SONGS (I’M) STRANDED BY THE SAINTS
“It was our first adventure in a recording studio.
I recall it all felt rather natural. Drink and go to work”
Christ Bailey, 2001 speaking to MOJO
(I’m) Stranded is the first Australian punk single. Speaking to Andrew P. Street at Faster Louder, Chris Bailey said:
” I know that years ago I refused to play [debut single] ’(I’m) Stranded’ because I thought it was the most boring song I’d ever heard – well, that’s not strictly true, it’s actually an OK tune – but people even had t-shirts printed up that said “Play Stranded, You Bastard” [laughs]. But I remember there was one tour and there were all these Hitler Youth looking kids going “play ‘Stranded’! Play ‘Stranded’!” so we did, and nobody noticed.”
Chris Bailey on Triple J, 1985
“With Stranded I was chuffed because it was a record and it had my picture on it. I was young and I didn’t know any better.”
Andrew Stafford, in The Guardian –
“Then there was the video, which begins with the unintended metaphor of drummer Ivor Hay kicking open a door. The band are playing in an abandoned building on inner city Petrie Terrace, Bailey singing in front of a fireplace with the words “(I’m) Stranded” daubed above in red letters, which would form the backdrop for the cover of the Saints’ debut album of the same name, released in February 1977.”
PUNK ROCK – AN ORAL HISTORY BY JOHN ROBB
Rat Scabies, The Damned:
“One of the things that made punk very valid was, when you consider The Saints were doing the same in Australia at the same time and the Ramones in New York, it was obvious that people wanted to do it all over the world. The Saints were totally removed from everything going on anywhere else. They couldn’t get Sounds or NME in Australia. The synchronicity was amazing.”
GRANT AND I BY ROBERT FORSTER
“I got the single, released on the band’s Fatal label, the next day and I wish I’d bought twenty and was now slowly selling them on eBay.”
“The Saints had a genuine gut level contempt for everything going – it was very Australian, it was very different from the English punk thing. (I’m) Stranded gave me and a lot of people around me a kind of soundtrack to the way we wanted to live, it gave us a licence to behave in a certain way.’
DAVID NICHOLS : Dig: Australian Rock and Pop Music 1960-1985
Ed Kuepper: “I was working at Astor Records as a storeman and noticed boxes of private pressings – mostly country tunes by truck drivers. Having our own label seemed like the sensible way to get a record out. We conducted a poll among our fans as to which songs would most likely become a hit and ‘Stranded’ got the most votes. I can’t remember if we rigged the poll.’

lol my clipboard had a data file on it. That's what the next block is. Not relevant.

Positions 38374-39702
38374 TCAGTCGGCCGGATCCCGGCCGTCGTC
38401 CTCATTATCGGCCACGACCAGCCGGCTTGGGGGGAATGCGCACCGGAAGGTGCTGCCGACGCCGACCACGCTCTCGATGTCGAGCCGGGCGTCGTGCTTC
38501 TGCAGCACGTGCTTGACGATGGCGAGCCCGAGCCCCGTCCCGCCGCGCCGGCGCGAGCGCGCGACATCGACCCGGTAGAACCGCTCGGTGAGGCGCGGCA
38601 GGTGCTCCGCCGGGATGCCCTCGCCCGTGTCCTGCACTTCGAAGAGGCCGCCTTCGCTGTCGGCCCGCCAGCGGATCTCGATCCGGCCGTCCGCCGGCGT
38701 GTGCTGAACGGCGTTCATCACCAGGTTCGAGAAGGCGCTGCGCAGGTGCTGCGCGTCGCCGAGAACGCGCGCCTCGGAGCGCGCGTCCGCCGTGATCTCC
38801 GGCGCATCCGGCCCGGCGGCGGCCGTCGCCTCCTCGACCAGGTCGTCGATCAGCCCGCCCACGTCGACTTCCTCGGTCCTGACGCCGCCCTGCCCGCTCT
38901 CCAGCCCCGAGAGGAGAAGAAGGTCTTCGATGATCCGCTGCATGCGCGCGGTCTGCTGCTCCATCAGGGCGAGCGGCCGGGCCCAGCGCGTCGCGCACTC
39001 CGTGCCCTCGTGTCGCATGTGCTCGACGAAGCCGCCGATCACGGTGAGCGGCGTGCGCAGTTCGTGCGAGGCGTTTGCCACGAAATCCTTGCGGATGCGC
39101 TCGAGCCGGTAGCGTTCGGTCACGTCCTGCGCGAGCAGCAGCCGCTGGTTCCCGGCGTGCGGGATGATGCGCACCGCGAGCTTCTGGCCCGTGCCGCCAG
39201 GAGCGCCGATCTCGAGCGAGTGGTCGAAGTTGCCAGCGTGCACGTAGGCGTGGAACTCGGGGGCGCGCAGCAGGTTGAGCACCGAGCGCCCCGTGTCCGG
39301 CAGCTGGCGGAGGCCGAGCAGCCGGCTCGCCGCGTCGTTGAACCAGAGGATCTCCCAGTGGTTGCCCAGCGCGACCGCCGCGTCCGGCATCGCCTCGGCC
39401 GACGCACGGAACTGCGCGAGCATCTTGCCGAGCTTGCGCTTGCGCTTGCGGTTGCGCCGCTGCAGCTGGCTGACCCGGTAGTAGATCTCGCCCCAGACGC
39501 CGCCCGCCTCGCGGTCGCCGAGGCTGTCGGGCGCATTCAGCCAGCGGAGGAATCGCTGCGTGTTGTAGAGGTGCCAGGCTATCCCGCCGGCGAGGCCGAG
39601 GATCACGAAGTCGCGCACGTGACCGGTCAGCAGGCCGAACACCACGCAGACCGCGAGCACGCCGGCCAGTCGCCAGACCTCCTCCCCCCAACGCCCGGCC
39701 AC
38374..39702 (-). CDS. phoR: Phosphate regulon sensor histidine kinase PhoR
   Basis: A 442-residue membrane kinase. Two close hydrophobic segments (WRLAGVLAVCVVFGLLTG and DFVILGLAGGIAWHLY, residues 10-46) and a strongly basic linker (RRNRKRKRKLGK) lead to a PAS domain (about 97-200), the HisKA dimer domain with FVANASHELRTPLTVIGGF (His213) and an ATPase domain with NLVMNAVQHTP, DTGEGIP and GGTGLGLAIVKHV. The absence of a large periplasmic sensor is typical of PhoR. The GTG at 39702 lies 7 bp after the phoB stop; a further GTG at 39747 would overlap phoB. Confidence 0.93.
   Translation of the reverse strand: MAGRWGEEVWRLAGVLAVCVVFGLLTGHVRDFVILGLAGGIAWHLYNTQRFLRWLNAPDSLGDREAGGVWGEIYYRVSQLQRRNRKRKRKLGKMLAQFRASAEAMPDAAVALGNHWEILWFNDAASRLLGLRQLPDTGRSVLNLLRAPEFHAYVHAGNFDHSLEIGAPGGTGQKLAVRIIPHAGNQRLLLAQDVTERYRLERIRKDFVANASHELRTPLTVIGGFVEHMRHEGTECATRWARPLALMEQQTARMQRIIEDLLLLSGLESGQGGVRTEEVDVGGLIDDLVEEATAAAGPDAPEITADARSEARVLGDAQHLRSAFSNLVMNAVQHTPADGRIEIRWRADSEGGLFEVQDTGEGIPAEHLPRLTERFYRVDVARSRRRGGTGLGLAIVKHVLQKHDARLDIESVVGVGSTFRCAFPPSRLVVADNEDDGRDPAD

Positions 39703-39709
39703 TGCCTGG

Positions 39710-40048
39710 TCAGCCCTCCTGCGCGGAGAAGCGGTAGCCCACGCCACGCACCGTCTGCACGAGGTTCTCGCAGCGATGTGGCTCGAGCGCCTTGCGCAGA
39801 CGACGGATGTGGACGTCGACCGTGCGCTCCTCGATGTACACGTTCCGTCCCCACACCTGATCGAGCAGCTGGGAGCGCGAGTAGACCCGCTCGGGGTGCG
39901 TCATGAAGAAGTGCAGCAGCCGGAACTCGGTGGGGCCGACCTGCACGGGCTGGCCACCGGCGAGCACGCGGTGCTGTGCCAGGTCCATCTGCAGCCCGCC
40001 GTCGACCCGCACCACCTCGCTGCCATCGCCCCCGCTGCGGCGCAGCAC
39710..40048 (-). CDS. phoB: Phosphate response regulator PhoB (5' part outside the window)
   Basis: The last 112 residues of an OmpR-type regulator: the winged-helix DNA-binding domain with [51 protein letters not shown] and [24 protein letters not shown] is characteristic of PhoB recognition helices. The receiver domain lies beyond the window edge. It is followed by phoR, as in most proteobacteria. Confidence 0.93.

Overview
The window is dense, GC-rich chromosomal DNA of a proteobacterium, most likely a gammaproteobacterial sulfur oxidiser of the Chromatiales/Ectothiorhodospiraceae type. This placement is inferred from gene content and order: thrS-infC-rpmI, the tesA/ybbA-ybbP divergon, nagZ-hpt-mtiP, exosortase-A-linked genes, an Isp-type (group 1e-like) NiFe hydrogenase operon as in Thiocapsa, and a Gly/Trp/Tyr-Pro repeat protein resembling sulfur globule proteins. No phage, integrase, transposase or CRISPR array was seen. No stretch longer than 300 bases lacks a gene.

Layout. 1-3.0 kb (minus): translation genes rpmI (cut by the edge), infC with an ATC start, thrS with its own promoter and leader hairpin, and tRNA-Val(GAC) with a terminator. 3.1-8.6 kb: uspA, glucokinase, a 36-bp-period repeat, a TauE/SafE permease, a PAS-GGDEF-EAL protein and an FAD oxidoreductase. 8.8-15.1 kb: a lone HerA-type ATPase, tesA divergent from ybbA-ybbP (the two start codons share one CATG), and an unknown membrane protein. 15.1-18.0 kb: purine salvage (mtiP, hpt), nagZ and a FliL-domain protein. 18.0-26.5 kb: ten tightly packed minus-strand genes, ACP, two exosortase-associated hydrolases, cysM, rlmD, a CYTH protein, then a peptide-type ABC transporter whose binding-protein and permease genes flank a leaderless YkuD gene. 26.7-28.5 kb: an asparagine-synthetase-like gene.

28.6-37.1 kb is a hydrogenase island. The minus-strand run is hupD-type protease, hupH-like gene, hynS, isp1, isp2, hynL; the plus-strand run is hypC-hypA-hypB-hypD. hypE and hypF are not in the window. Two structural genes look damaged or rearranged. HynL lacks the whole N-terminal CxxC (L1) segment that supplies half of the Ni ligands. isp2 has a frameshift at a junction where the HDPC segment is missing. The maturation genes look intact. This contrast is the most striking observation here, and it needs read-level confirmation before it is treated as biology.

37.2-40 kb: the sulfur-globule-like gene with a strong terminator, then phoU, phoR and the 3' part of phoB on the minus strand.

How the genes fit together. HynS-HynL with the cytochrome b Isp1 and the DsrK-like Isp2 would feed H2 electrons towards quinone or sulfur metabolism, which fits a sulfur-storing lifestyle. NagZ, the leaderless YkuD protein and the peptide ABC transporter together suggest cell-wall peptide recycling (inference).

All The Punks Bought It
BARRY MILES “All the punks bought it. Bernie Rhodes, the manager of The Clash, had a box of them and gave me one just two weeks after release. “ (London Calling: A Countercultural History of London Since 1945)
JON SAVAGE, ENGLAND’S DREAMING
“The Saints had been developing in near-isolation for three years but it took just one review in Sounds to make their career.”
Jon Savage in Hero Magazine:
“I came out of university, and into a recession. I couldn’t see how I could have the life I wanted to have. Anybody that was into rock music in around 1975 had a real sense that something was going to happen. When the first Ramones album came out in 76 I thought, “Whoa, this is it.” I was obsessed with them, and The Saints’ record, I’m Stranded. It’s a great record, the singer just didn’t give a shit.”
Rock historian Glenn A. Baker records how Boomtown Rat Bob Geldof told him: “Rock music in the ’70s was changed by three bands—the Sex Pistols, the Ramones and the Saints”.
Ed Kuepper to Joe Matera, Australian Guitar, 2004
JM: You actually did two sessions for I’m Stranded. Did you use the same gear for both sessions?
EK: “No, the first session we did at Window Studios in Brisbane, was for the single ‘(I’m) Stranded’ b/w ‘No Time’ in June, 1976 about six months before we did the rest of the album. For the single, which was engineered by Mark Moffat, we went in, set-up and recorded it and mixed that same night. Everything was done in about five hours and it’s the original single which appears on the album. On the first session, I used a Fender Twin amp and Gibson SG with no effects whatsoever, I just cranked the amp up.”
CLINTON WALKER – “When Kid Galahad and the Etemals became the Saints back in Brisbane in the mid seventies,there wasn’t even a scene they could crash into. Eventually, with bassist Kym BradShaw in tow, they wound-up playing at parties they would throw themselves.”
MARK MOFFATT “In London, I worked in a guitar shop and people would bring in their amps to sell for cash,” Moffatt recalls. “I could hear this thunderous noise upstairs so I went to see what was making it and bought the amp that afternoon.”
Moffatt, a guitarist in the Carol Lloyd Band, had recorded in Sydney, where he picked up tips about microphone placement.
“There was a cement hallway at the studio, so for The Saints I put a microphone in there. You can hear that in the chorus of No Time where it takes off. I still hear that now and go ‘Wow’.”
Great Australian Albums – I’m Stranded
Great Australian Albums – I’m Stranded is free to watch on YouTube.
With interviews with Chris Bailey, Ed Kuepper, Nick Cave, Rob Younger (Radio Birdman), Damien Lovelock (The Celibate Rifles) and many more, this is the definitive documentary on the band, the single and the album. Written by Toby Creswell ; produced by Toby Creswell & Larry Meltzer ; executive producers Martin Fabinyi & Michael Gudinski. Originally screened on SBS-TV.
Songs – (I’m) Stranded on Apple and Amazon